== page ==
Europe to S&P, Fitch: Who cares?January 30, 2012: 11:37 AM ET
Each new downgrade of European debt by the big three rating agencies is greeted by European leaders and investors with a shrug.
By Katherine Ryder, contributor
FORTUNE -- "The best books… are those that tell you what you know already," wrote George Orwell. Apparently policymakers have forgotten this mantra when it comes to rating agencies. Over the past year, each time one of the big agencies has reminded a large western nation of painfully obvious truths about the state of its finances, the agency has faced a torrent of criticism.
On a recent Friday, when Standard & Poors (S&P) cut the ratings of nine European countries, politicians again took to the microphones to lambast the agencies for exacerbating the eurozone crisis and to reassure investors they had a plan. The financial media again speculated about a run on European banks and the collapse of the euro. But this time, the market barely reacted. France lost its top-ranked AAA rating, but European stocks barely moved. Spain, which saw a two-notch downgrade, auctioned off bonds on Tuesday at significantly lower interest rate than it had the previous year. Fitch followed suit this past Friday, downgrading several countries including Italy and Spain. Italian Prime Minister Mario Monti reportedly said he reacted to the downgrade with "detached serenity."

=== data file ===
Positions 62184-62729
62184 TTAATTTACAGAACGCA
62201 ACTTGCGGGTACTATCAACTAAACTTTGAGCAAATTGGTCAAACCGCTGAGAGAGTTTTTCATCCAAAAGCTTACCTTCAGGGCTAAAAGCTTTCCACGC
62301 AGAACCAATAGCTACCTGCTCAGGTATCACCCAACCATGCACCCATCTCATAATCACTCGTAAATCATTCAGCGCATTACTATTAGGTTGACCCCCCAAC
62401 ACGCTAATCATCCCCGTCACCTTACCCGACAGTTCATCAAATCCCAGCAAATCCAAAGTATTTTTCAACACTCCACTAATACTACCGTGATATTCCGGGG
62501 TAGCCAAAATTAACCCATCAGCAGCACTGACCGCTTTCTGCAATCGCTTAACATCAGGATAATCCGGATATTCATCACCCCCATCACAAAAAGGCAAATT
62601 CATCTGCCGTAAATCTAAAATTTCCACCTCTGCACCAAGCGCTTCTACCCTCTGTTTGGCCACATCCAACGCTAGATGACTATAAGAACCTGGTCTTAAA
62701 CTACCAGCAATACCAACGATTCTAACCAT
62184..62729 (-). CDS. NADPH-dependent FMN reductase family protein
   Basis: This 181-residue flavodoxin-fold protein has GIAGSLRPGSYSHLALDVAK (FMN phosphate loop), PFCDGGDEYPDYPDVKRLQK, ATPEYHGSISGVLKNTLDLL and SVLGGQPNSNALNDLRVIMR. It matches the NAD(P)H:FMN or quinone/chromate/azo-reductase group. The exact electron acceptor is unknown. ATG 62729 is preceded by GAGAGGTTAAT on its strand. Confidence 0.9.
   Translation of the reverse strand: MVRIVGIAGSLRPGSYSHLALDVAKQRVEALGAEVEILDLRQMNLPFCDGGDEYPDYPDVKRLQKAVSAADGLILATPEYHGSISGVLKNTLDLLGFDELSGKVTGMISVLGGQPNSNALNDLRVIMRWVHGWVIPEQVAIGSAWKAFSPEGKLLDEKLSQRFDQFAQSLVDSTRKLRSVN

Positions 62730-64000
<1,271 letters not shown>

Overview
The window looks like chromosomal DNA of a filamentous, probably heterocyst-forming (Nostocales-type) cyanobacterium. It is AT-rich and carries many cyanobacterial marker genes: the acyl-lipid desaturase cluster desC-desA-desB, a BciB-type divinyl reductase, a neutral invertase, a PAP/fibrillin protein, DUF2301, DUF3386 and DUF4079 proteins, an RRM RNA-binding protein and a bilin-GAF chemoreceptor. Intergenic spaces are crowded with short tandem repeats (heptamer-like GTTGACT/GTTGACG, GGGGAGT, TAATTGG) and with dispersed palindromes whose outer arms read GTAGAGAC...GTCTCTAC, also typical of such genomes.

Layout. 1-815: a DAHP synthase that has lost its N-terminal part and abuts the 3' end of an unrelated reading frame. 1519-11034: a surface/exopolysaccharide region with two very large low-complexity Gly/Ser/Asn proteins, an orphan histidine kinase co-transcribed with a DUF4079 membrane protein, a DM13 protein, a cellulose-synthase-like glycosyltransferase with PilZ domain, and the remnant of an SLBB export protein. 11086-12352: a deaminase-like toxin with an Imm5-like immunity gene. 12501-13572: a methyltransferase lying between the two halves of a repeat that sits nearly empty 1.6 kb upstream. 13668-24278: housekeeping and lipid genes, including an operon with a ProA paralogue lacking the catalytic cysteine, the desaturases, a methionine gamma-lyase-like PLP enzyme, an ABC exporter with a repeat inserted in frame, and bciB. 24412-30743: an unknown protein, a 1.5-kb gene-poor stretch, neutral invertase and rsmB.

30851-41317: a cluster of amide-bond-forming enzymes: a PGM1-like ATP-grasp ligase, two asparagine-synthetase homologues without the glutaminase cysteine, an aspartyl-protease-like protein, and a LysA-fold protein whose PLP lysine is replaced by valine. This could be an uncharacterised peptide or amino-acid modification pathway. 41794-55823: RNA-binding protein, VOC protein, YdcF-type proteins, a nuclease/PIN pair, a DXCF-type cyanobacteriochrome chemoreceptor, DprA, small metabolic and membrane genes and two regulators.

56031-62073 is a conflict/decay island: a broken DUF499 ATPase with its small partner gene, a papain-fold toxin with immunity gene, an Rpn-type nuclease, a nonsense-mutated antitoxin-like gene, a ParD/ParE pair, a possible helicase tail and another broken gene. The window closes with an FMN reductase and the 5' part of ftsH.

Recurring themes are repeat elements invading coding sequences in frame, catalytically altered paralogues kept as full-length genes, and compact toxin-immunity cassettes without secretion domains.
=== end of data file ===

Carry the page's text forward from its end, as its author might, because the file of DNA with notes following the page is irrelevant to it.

The role of rating agencies has been hotly debated since the financial crisis. The three industry leaders -- S&P, Moody's, and Fitch -- had bestowed their highest praise on the toxic mortgage-backed securities that inflated the U.S. housing bubble. These agencies have wielded tremendous power since the 1970s when the SEC gave them the official title of "Nationally Recognized Statistic Rating Organizations" and made it nearly impossible to buy or sell a financial product without a stamp from one of the three big firms.
And yet, the past few years have exposed a substantial flaw in the agencies' business models -- namely, that they make their money from the very institutions whose products they judge. So, in the early 2000s, when they were signing off on worthless mortgage-backed securities, they were profiting handsomely.